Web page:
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I'm about to retire, and I'm going back to school.

I have the opportunity to take an introductory Critical Thinking course, and I think that it will be a little dry, but I'm wondering if it could encourage good habits of thought that would pay off later in evaluating philosophical issues.

Any thoughts?

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    I'm not 100% sure how suited the question is to this part of the site, but for what it's worth the courses I did in this area were some of my favourites (though of course I can't promise it'll be the same for you). Generally the idea isn't to enforce any sort of discipline in the students so much as to teach them about the structure of arguments and ways of dissecting the techniques (good and bad) being used to try to convince people. This definitely will be useful if you plan to do other philosophy courses as it's both instructive and a good warm up for the kind of thinking you'll do. – DTR Apr 26 '16 at 2:50
  • Thanks DTR, would you say that Critical Thinking has helped you for example, evaluate the claims made by your favorite philosopher, or helped you to clearly understand a philosophical issue? – Bill Bill Apr 27 '16 at 2:56
  • I'd say yes, but perhaps not directly. It's rare that you can refute a given argument using, say, the logical structures you'll learn in a course like this but at the same time things like a working knowledge of fallacies are indispensable. IMO, it's definitely a good way of getting into the habit of picking apart arguments and the way of thinking that this requires. If as the title suggests the course is listed as 'critical thinking' then this should be right up your alley ('logic' may be a bit less practical). tl;dr - yes, but it's about developing a skill more than learning specific things. – DTR Apr 30 '16 at 6:35
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The value of formal instruction in critical thinking surely depends entirely on what type of person you already are. So having said one shouldn't generalize too much, I am simply going to do so, and let you filter my advice through your experience. Don't take my negativity as anything too much of an absolute.

As someone who has studied and taught math between career changes in computing, I am highly skeptical that introductory-level courses generally meet the needs of people with real-life experience unless that instruction directly addresses problems met in real life from some remedial angle.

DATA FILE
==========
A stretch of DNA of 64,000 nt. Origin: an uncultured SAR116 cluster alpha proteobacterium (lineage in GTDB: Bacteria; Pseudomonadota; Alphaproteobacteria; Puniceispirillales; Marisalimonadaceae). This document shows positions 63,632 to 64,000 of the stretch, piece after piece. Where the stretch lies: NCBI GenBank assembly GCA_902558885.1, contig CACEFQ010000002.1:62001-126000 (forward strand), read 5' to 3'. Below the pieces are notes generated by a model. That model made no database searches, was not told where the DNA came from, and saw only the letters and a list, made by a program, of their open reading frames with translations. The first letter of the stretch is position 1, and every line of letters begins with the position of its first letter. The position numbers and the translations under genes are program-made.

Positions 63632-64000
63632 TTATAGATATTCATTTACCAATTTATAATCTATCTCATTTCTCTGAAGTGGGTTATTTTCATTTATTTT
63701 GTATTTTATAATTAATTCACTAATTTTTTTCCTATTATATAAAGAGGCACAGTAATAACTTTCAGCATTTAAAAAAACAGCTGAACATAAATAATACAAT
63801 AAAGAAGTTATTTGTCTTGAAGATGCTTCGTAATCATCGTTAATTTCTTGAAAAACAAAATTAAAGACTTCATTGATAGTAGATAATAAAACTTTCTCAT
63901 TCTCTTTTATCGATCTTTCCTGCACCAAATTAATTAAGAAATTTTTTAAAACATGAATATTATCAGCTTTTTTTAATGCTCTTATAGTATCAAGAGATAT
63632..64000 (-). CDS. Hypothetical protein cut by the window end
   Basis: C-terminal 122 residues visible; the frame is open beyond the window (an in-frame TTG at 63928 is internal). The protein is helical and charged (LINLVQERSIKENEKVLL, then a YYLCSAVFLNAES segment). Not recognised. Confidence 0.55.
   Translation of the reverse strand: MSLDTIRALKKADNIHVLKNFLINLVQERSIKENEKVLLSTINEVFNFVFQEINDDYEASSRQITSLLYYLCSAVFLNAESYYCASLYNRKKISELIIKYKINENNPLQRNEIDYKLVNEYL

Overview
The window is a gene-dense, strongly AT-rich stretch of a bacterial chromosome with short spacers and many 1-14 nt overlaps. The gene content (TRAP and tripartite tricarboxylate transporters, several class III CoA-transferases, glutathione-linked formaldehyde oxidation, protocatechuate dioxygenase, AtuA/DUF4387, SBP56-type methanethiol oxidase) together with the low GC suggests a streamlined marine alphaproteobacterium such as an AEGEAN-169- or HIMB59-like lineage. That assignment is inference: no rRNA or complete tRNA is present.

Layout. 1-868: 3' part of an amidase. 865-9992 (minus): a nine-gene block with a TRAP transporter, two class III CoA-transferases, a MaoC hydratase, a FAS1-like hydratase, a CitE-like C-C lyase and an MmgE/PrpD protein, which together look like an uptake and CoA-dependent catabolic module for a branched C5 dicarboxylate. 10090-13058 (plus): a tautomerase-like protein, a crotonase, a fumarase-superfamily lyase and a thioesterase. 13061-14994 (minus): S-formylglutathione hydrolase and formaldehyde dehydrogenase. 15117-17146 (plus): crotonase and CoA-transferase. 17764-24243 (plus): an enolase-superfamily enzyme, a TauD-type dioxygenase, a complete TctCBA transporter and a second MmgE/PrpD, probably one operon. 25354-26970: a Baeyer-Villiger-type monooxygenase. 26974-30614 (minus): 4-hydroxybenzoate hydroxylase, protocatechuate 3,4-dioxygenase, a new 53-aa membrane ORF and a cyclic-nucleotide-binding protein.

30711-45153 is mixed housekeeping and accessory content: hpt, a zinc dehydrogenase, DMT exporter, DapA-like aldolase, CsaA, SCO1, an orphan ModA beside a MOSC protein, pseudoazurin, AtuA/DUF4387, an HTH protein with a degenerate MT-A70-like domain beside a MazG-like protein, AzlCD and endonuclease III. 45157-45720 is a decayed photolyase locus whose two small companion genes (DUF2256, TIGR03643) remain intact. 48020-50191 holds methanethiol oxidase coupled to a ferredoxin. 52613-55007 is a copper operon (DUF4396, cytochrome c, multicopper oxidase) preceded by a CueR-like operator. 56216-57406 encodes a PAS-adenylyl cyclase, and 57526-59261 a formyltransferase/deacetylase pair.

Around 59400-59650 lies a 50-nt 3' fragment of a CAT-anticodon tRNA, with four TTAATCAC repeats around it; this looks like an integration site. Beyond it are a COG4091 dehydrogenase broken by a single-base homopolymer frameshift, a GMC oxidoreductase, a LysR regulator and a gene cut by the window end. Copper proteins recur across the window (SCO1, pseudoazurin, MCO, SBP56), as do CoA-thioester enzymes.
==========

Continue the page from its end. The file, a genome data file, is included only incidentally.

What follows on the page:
I buy the Montessorian model of a skill as abstracted from applications in which one finds value. This applies to everyone, but especially to those not of 'school-age', including very young children, resistant teens, and full adults who have already done real work in the world. Unless there is some real barrier to getting on with the things you want to accomplish, the skills you need to accomplish them will arise naturally from use, and should not be programmatically taught.

Formal modes of thinking critically are closely related to language, and most things linguistic are surely best learned by example, and not by rule. But the best examples are not available in a general course in logic, or in a course intended to inculcate habits of logic. They are found in real solutions to real problems.

If you have trouble following philosophical arguments in general, or you are tripped up by the subtlety of the logic involved, it might pay to study Logic per se. But it might pay more to study formal linguistics, or to focus on the grammar of some very subtle language, or to study a highly self-critical mathematical discipline -- either math itself, or a modern science. Or, alas, it might pay most to simply trudge through the philosophy and discuss it until it coalesces into something you can 'get'.

Introductory courses intended to teach a specific kind of abstract still, instead of a real applied discipline, strike me as an unwarranted form of remedial education. They are assuming you need 'a grounding' in something that is usually discovered naturally at the point of application.

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I took a critical thinking class and did well and passed. And I thought I was a better thinker. But I wasn't.

Later, I took a Real Analysis class (the study of real numbers and sets, etc...). I couldn't get it. I didn't understand why they were asking (seemingly) obvious questions. It broke me down. I was indeed stupid...

Suddenly it clicked! I got it and everything made sense. The devil was in the details. It required REAL critical thinking. I haven't been the same since.

I'm not suggesting you take real analysis or critical thinking. But you should stretch your mind on something really difficult. It will be worth your time. It will make you better.

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